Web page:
Kid Logic

An article by David Brooks on July 19, 2008


I witnessed some kids throwing rocks, this is the conversation that followed.

  • “Hey guys, please don’t throw the rocks. You could really hurt someone.” I explained, being as nice as I could. The kids pretended that I had said nothing while dropping the rocks casually to avoid being caught in the act.
  • “Did you guys hear me?” I asked, adding, “I don’t want to see anyone throwing any rocks.”
  • “We weren’t throwing the rocks, we were gently tossing them.” The first boy remarked, a look of innocence on his face.
  • “Actually, I saw how hard you threw it, just please stop, okay?”
  • “What if we promise to throw them gently?” He questioned, but not necessarily wanting to make eye contact with me.
  • “No, because it’s going to evolve into throwing them harder.”
  • “What if we throw them like this?” a little girl asked, demonstrating that she would only throw it a maximum of 4 feet away.
  • “No, sorry, that will turn into throwing rocks again.” I explained.
  • “Well what if we promise to only throw them like this?” This time she threw it only two feet away.
  • “I think we all know this will turn into tossing them gently which will turn into tossing them less gently which will then turn into throwing rocks.”
  • “Can we drop them like this?” The boy picked one up and dropped it from about shoulder height.
  • “No, because that will turn into forcefully dropping them which will then evolve into slightly tossing them which always turns into throwing them.”
  • “Can we run our hands across the rocks?” He mentioned casually while making a smoothing motion over the rock pile.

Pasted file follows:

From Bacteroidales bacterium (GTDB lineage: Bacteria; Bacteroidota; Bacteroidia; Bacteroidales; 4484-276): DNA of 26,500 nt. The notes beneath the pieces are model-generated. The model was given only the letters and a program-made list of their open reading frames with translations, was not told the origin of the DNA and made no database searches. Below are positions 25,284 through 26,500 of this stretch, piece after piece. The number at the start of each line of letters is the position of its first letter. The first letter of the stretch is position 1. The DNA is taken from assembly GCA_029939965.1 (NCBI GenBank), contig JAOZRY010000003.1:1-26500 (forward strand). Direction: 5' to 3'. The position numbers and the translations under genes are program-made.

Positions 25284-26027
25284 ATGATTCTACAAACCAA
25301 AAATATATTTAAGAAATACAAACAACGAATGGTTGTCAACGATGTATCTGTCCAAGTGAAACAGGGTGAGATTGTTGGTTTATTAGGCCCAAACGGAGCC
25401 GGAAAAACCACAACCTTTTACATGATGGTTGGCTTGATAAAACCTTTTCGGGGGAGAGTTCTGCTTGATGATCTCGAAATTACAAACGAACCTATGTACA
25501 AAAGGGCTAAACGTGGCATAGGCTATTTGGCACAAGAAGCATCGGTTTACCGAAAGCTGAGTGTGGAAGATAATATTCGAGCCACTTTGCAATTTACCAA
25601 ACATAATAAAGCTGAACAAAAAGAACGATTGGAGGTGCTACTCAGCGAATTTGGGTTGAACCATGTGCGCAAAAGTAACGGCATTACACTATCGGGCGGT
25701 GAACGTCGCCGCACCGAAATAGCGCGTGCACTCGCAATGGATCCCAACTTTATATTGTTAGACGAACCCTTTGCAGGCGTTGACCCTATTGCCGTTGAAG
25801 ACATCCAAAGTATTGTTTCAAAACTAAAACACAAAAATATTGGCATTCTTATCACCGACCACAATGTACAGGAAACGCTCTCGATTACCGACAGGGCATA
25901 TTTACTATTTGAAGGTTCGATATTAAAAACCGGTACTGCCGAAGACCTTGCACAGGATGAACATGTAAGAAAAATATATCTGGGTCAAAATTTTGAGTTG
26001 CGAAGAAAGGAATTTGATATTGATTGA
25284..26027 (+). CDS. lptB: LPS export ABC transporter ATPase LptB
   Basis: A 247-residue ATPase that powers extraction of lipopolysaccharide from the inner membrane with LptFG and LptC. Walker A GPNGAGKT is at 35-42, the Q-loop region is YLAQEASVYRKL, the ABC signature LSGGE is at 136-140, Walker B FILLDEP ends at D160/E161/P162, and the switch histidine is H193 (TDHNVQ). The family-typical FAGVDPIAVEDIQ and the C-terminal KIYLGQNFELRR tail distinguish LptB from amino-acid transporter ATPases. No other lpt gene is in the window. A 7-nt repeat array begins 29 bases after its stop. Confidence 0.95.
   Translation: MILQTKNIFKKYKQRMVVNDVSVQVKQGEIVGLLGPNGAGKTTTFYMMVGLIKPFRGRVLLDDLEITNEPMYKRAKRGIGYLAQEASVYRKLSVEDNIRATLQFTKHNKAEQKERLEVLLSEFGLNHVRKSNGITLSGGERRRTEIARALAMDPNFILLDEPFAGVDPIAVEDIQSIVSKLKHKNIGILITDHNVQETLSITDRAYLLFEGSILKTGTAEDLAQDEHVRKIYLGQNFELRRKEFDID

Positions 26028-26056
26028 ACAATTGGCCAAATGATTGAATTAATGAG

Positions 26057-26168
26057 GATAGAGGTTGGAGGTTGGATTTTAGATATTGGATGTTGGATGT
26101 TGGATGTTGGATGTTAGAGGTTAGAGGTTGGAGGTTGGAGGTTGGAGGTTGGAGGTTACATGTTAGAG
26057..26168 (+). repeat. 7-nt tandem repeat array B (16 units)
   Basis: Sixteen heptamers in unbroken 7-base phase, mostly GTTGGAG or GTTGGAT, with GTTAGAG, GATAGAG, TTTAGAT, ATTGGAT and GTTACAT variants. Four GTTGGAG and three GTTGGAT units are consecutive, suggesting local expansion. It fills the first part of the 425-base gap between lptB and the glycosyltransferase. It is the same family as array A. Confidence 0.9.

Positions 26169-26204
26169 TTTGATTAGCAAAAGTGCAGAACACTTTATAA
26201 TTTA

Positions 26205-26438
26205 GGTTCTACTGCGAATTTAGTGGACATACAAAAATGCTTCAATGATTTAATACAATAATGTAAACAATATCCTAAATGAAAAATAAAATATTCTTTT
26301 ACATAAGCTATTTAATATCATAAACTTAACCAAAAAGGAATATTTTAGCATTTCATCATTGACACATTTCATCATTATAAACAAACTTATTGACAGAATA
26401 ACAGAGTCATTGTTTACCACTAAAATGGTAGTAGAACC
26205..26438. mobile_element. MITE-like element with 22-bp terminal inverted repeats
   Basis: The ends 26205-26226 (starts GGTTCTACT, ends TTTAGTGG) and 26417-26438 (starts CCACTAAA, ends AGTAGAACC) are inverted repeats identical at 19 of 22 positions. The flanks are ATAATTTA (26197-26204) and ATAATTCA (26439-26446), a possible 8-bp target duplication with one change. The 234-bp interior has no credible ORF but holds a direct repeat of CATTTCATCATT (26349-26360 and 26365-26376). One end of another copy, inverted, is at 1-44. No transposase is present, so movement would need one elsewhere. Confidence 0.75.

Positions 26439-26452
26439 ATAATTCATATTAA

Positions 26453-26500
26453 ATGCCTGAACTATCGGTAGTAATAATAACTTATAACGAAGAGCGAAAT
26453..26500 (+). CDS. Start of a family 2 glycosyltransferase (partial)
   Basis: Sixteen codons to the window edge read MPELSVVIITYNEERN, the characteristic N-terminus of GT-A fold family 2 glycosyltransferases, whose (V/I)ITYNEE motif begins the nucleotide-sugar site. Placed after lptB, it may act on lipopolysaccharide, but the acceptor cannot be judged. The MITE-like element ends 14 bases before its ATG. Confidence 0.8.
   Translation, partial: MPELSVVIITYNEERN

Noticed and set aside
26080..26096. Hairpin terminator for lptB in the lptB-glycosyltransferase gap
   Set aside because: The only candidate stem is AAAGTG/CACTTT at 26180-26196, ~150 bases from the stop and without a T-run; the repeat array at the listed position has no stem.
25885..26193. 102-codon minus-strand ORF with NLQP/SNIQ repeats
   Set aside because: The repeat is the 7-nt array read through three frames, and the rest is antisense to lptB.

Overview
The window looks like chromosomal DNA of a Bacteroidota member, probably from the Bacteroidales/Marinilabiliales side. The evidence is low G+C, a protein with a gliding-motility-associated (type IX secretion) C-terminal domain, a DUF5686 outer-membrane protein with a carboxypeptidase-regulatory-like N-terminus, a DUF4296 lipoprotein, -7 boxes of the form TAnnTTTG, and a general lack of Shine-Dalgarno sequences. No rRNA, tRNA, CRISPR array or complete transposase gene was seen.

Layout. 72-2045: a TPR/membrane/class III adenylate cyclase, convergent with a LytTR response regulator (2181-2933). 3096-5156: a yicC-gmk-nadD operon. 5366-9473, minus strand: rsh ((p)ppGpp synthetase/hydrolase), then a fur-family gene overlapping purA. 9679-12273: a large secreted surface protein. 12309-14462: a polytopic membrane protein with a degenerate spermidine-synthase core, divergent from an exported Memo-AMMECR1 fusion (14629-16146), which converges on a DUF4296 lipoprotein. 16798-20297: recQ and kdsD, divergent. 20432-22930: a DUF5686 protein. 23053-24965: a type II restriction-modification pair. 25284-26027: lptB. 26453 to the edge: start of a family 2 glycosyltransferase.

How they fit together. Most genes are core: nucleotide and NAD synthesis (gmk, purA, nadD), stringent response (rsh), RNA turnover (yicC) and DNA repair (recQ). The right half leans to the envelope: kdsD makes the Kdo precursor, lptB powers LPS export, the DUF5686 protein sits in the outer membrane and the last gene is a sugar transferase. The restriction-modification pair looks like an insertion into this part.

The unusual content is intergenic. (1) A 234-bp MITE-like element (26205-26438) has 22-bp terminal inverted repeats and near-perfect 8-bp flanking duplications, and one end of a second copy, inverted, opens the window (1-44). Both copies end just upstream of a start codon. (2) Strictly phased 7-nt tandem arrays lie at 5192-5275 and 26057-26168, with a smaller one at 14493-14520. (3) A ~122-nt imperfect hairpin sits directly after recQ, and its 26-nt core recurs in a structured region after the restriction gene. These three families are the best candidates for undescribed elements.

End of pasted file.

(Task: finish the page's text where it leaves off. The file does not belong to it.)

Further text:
• “Yes, actually, you can do that. As long as you don’t pickup the rocks and start dropping them, because we all know that will evolve into tossing them which will turn into throwing them.”
  • “Can we put them on our heads like this?” He said, placing the rock on his head and staring at me with a genuinely puzzled look on his face.
  • “Yes, you can do that, as long as it doesn’t turn into any of the other things I mentioned that you shouldn’t do”
  • “Cool! Let’s make a game out of it! We’ll see who can keep the rock on their head longest!” The little girl exclaimed with excitement that I still cannot explain.

With that I walked away, I figure that I covered the bases as much as “adultly” possible. We all know that the throwing rock evolution probably happened the minute I walked away. One of the other workers assures me that the same kids will probably turn into lawyers, I have a feeling that she’s right.

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About David Brooks

David Brooks is the owner of the small creative studio, Northward Compass, based out of Orlando, Florida. He writes electronic and ambient music as Light The Deep, and fantasy stories about a place called Elerien.

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